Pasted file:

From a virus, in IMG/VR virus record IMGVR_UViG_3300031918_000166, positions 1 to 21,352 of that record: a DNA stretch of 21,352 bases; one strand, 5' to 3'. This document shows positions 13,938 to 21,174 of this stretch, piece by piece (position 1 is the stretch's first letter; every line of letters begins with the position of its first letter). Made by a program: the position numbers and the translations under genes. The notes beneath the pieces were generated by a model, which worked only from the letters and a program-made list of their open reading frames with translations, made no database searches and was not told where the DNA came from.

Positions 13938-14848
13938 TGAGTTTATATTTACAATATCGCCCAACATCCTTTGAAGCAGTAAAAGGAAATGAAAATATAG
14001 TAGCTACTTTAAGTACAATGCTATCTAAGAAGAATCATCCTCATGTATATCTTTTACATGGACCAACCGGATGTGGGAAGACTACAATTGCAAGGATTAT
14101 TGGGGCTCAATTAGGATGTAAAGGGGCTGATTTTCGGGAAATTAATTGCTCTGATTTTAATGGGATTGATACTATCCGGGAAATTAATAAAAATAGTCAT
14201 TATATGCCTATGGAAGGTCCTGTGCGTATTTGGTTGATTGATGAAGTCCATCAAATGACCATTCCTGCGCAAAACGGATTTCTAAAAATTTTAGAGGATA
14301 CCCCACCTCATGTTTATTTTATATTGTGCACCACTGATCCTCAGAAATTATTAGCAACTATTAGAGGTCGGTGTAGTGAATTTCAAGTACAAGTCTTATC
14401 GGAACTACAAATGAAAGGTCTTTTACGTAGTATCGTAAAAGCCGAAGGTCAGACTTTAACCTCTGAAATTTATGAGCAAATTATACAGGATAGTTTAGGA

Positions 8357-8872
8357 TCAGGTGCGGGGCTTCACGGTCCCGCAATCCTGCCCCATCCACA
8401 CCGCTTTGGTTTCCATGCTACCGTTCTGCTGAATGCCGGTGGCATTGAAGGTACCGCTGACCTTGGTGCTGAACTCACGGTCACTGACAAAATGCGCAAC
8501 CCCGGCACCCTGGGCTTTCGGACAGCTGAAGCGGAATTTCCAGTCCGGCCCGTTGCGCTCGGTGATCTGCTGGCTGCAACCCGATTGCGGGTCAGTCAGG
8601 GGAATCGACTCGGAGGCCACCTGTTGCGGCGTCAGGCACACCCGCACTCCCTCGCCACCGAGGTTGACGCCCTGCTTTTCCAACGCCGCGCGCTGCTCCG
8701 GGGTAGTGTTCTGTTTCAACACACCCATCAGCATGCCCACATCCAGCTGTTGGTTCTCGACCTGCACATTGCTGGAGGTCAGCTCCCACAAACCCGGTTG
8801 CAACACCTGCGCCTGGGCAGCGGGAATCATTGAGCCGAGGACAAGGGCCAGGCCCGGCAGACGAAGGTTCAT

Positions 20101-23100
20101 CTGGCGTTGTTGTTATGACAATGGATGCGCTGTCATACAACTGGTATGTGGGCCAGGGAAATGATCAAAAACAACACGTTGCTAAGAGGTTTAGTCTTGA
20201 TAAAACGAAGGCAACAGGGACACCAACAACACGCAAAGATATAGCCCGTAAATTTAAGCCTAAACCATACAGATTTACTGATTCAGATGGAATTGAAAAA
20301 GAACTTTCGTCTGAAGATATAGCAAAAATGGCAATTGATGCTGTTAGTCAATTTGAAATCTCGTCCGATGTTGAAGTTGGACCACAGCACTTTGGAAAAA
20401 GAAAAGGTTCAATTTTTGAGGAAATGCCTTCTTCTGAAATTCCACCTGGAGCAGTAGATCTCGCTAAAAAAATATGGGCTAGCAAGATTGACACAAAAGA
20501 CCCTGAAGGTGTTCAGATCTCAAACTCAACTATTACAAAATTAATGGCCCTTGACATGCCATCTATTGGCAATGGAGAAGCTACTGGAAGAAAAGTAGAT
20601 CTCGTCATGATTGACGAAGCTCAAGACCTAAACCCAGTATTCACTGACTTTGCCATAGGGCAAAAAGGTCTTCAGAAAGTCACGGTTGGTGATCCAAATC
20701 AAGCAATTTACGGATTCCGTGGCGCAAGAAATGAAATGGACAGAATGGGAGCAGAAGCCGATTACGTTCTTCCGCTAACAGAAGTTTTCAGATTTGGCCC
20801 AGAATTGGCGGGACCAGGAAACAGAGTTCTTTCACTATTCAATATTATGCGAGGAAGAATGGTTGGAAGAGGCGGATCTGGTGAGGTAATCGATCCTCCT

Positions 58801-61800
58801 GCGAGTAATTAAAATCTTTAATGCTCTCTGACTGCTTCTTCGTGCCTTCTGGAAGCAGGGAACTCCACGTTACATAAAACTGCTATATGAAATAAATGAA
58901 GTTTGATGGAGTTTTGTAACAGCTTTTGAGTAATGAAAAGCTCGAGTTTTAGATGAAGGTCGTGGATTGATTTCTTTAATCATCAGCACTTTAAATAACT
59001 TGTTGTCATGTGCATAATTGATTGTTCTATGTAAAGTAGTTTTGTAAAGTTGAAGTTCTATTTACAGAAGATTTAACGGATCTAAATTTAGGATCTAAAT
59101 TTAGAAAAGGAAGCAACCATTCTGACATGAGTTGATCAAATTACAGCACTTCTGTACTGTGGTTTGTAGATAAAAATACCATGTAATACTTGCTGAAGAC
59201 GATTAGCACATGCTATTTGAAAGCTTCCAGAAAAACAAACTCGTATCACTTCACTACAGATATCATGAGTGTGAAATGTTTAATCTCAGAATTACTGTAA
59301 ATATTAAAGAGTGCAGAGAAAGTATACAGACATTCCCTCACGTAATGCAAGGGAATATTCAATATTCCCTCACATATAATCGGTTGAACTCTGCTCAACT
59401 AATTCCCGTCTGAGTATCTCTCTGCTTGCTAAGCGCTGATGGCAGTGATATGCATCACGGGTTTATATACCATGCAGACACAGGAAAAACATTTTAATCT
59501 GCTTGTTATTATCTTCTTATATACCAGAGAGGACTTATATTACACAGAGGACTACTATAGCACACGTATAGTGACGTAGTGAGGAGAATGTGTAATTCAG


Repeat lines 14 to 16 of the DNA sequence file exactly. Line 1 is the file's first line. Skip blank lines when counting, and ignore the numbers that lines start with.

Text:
8701 GGGTAGTGTTCTGTTTCAACACACCCATCAGCATGCCCACATCCAGCTGTTGGTTCTCGACCTGCACATTGCTGGAGGTCAGCTCCCACAAACCCGGTTG
8801 CAACACCTGCGCCTGGGCAGCGGGAATCATTGAGCCGAGGACAAGGGCCAGGCCCGGCAGACGAAGGTTCAT

Positions 20101-23100